August 17, 2015
Lumps of Cole
Tonight's slate presents an interesting mix, with a bounty of intriguing arms yet the ripple effect is to ding bats who are facing tough opponents. There are few opportunities to exploit platoons tonight, with quality lefties such as Cole Hamels and Scott Kazmir taking the hill as well as the fact that so many of the pitchers going today have minimal splits (or lack the track record to trust those splits). Let's dive into tonight's player pool.
Temper: LHB's Brandon Belt 1B ($4200, +116 OPS and +.021 ISO career vs. RHP), Brandon Crawford SS ($3700, +0 OPS and +.017 ISO vs. RHP), and Gregor Blanco OF ($3200, +48 OPS and +.016 ISO vs. RHP) against RHP Michael Wacha ($10100, -106 OPS and -.062 ISO career vs. LHB)
Wacha has a career platoon split that leans heavily in the reverse direction, partially thanks to a devastating changeup that is particularly effective against left-handed batters. Belt is often a target when he carries the platoon advantage, but the inverted tendencies of Wacha combined with the right-hander's overall effectiveness stack the odds against the left-handed bats of San Francisco. This season has been a breakout for the Giants shortstop, but Crawford's career OPS is exactly the same versus left- and right-handed pitchers while his component ratios are within five points of one another; he might be less impacted by Wacha's peculiar profile. If you're looking for a target in this ass-backwards situation, consider Buster Posey, whose own stark platoon split heavily favors southpaws, but who has proven adept at hitting hurlers from both sides and who has wrecked changeups from right-handers in his career: a .364 batting average and a .603 slugging percentage in 121 at bats that ended on a change-up from a northpaw.
Avoid: LHB's Robinson Cano 2B ($3900, -113 OPS and -.057 ISO career vs. LHP) and Kyle Seager 3B ($3800, -107 OPS and -.045 ISO vs. LHP) against LHP Cole Hamels ($10500, -58 OPS and -.024 ISO career vs. LHB)
The prices on both Cano and Seager are very reasonable, even considering their respective struggles this season, but they will likely battle to earn their salaries given their stark platoon splits and the quality of the southpaw that they face. There are reasons for optimism, starting with Hamels' relatively non-specific domination of hitters and following with his recent lack of performance (Hamels has given up four or more runs in four of his last five starts). If the southpaw is still off his game then anyone in the Seattle lineup could benefit, but the Seattle lefties are unlikely to lead the charge.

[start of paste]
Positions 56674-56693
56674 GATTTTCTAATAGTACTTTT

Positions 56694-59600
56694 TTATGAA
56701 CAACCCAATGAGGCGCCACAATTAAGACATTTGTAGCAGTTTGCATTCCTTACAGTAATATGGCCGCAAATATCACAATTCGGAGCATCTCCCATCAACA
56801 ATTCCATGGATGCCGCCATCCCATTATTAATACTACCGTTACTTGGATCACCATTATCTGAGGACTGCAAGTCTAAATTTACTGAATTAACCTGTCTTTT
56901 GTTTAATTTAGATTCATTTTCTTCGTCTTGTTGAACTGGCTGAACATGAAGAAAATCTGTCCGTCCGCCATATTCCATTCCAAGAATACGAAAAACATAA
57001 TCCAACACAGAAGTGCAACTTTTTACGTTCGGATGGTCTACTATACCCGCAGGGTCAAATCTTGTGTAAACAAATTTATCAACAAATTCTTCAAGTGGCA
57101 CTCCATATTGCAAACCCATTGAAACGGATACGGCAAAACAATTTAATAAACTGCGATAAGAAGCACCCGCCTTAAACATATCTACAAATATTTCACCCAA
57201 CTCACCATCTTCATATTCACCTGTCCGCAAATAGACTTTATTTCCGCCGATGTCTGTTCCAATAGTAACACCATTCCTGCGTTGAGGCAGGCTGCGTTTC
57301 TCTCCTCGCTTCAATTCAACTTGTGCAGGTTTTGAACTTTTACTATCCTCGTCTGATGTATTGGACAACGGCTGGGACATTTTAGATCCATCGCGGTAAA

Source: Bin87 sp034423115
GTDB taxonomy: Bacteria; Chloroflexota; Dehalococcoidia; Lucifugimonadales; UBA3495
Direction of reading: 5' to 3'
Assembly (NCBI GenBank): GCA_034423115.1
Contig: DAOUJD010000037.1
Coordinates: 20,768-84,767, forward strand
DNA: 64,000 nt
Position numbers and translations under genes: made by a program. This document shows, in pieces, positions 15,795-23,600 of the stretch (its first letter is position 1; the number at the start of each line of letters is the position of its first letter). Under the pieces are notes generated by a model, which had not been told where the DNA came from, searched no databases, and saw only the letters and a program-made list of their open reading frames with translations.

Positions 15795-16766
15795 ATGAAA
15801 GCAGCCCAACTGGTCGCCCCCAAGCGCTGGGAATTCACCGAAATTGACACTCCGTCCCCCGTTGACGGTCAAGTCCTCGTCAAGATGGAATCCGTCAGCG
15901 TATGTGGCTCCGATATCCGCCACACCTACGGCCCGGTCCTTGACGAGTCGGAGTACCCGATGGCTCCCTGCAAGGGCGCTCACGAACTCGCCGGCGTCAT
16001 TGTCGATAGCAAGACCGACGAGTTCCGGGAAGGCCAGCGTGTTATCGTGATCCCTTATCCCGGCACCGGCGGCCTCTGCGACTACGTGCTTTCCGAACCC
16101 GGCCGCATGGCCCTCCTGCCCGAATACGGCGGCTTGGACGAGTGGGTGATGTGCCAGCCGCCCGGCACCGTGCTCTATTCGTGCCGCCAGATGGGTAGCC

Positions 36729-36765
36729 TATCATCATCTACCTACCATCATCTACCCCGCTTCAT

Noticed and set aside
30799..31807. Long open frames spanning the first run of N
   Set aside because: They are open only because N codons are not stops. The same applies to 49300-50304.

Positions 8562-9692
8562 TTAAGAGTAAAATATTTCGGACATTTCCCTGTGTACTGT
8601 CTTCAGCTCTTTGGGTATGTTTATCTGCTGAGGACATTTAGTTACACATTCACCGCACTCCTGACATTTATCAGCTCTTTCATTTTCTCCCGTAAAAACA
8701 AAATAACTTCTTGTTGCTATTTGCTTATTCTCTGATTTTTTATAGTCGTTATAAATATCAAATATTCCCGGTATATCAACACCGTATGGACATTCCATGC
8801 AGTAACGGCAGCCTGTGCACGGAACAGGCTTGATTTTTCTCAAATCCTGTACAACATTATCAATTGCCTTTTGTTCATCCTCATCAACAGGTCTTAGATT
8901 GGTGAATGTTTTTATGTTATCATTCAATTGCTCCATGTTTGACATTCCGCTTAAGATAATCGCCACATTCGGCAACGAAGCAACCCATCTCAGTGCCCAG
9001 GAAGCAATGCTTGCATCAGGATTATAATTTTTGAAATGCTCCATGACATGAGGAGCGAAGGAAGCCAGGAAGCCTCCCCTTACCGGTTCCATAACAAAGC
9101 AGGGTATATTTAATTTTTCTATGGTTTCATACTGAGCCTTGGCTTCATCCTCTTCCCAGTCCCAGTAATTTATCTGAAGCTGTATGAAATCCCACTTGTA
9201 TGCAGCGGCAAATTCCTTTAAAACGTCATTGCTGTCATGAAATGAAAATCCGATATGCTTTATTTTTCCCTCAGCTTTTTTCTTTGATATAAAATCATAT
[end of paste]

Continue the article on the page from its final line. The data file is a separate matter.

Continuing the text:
Target: A.J. Pollock OF ($4700, 29-of-35 SB this season), Paul Goldschmidt 1B ($5200, 19-of-24 SB), Chris Owings 2B ($2800, 13-of-16 SB) and Ender Inciarte OF ($3700, 12-of-19 SB) against RHP Gerrit Cole ($10600, opponents 19-of-25 SB this season)
Cole has now given up 40 steals in 51 attempts over the last two seasons, covering 45 starts, as controlling the running game is one element of his game that has not improved despite the fact that fewer runners are reaching base this season. The Diamondbacks have a number of stolen-base threats as their 102 team steals rank second in baseball, and the top thieves on the ballclub also happen to be middle-order hitters rather than simple table-setters. Given the difficulty in scoring off of a pitcher of Cole's ilk – he has allowed three or fewer earned runs in all but one start this season – Arizona might employ the running game to greater extent, in order to make the most out of their on-base opportunities.